With new websites offering payday advance lending through a peer-to-peer loan strategy such as The Lending Well beginning to emerge, instant cash loans experts have expressed concerns that a proliferation of hybrid lending sites may be going too far.
Peer-to-peer lending has been touted before as the end to conventional lending through traditional sources, with Andy Haldane, financial stability director for the Bank of England, remarking recently that the movement could spell the end of High Street lenders in the long run. However, industry experts point out that the advantage of peer-to-peer lending is that borrowers can reduce their costs by leaving out the middleman, and investors can benefit directly from increased rates of return at the same time – and a peer-to-peer instant cash loan service such as The Lending Well has a massive disparity between lender investment return and borrower interest rates.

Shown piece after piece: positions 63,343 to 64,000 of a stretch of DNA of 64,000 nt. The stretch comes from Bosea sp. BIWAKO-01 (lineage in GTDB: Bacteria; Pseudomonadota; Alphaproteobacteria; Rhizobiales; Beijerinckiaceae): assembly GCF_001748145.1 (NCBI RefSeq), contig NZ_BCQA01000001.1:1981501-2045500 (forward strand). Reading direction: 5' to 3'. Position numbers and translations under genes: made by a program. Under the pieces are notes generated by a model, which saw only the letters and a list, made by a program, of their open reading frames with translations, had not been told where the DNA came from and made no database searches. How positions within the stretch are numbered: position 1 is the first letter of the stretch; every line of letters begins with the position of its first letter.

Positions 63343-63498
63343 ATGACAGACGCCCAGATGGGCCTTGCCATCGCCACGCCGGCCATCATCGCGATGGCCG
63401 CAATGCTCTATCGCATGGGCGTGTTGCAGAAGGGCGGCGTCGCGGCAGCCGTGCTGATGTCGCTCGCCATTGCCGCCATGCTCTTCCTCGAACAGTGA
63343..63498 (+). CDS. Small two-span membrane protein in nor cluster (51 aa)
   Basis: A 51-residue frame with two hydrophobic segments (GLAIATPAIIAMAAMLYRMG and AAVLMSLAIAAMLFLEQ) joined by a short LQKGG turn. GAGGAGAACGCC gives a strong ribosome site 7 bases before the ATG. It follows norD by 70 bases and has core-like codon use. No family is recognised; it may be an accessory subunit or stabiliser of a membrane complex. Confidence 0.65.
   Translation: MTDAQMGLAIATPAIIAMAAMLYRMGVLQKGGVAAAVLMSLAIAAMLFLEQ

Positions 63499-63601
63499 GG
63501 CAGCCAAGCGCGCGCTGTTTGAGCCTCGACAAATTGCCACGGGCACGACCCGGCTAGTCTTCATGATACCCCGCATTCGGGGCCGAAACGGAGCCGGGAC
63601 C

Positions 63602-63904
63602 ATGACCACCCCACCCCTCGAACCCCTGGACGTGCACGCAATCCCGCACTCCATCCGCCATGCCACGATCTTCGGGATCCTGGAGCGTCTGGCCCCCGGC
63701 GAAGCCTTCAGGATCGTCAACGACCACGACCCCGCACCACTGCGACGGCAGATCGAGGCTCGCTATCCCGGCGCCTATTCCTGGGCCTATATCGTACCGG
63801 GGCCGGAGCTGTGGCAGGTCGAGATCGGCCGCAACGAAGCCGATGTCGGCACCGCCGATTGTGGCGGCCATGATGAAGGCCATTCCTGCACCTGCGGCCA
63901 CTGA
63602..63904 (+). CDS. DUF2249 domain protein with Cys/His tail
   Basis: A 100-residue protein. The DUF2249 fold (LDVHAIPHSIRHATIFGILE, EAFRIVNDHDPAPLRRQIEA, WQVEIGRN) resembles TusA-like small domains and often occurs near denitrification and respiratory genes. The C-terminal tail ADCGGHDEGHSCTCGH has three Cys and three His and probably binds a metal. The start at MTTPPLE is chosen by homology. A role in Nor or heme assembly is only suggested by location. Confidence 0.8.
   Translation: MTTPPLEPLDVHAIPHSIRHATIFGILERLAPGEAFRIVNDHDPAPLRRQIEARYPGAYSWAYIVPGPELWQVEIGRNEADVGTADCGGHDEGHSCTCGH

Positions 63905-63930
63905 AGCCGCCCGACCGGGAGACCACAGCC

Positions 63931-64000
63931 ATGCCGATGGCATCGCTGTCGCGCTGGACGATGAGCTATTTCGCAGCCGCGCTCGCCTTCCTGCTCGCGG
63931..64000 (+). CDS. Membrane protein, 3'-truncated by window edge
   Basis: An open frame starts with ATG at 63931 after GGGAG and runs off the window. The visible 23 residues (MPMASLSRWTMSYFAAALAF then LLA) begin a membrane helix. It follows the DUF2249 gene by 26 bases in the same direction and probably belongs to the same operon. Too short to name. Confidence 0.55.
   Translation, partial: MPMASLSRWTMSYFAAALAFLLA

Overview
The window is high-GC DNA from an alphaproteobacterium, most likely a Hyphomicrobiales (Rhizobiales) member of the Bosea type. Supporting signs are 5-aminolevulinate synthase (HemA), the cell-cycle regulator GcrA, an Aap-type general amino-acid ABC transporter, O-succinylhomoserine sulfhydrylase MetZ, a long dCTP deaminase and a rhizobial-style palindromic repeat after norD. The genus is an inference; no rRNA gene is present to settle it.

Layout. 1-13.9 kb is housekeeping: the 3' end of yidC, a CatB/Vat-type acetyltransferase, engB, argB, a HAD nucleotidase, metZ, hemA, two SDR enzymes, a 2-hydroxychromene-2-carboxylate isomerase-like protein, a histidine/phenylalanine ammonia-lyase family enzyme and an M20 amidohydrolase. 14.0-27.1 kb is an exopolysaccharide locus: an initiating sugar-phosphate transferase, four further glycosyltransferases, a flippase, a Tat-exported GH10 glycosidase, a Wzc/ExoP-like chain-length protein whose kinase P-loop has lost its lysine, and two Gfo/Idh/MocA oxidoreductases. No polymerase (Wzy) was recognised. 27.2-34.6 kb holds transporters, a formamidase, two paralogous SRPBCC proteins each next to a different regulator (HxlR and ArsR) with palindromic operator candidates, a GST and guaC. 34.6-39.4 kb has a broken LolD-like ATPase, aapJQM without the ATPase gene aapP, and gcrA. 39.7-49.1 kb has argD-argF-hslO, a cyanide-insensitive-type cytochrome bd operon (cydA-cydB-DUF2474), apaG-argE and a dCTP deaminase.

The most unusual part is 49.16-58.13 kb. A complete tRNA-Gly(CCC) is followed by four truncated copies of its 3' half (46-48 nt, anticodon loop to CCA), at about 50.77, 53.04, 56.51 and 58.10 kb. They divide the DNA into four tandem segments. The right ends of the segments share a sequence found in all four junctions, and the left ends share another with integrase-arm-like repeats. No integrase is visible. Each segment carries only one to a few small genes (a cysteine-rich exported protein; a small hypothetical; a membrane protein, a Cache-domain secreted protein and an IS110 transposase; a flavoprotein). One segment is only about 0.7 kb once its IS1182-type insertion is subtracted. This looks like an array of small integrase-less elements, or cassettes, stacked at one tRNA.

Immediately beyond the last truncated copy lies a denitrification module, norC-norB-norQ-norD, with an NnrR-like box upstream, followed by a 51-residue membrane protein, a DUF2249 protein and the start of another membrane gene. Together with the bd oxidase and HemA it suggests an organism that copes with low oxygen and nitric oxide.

Investors in the new scheme can earn 12 per cent on any funds of theirs that are borrowed by customers – something that The Lending Well has been using to drive interest, as this is anywhere from three to four times the rate of return High Street banks and building societies currently offer on traditional savings products. However, when borrowers are charged 2,464.8 per cent interest – with the lion’s share of the fees going into the website administrator’s pockets – industry experts question whether the middleman is being cut out at all in this new scheme; while the website’s operators are in business for themselves by facilitating peer-to-peer payday lending, detractors say they may be taking too large a slice of the pie.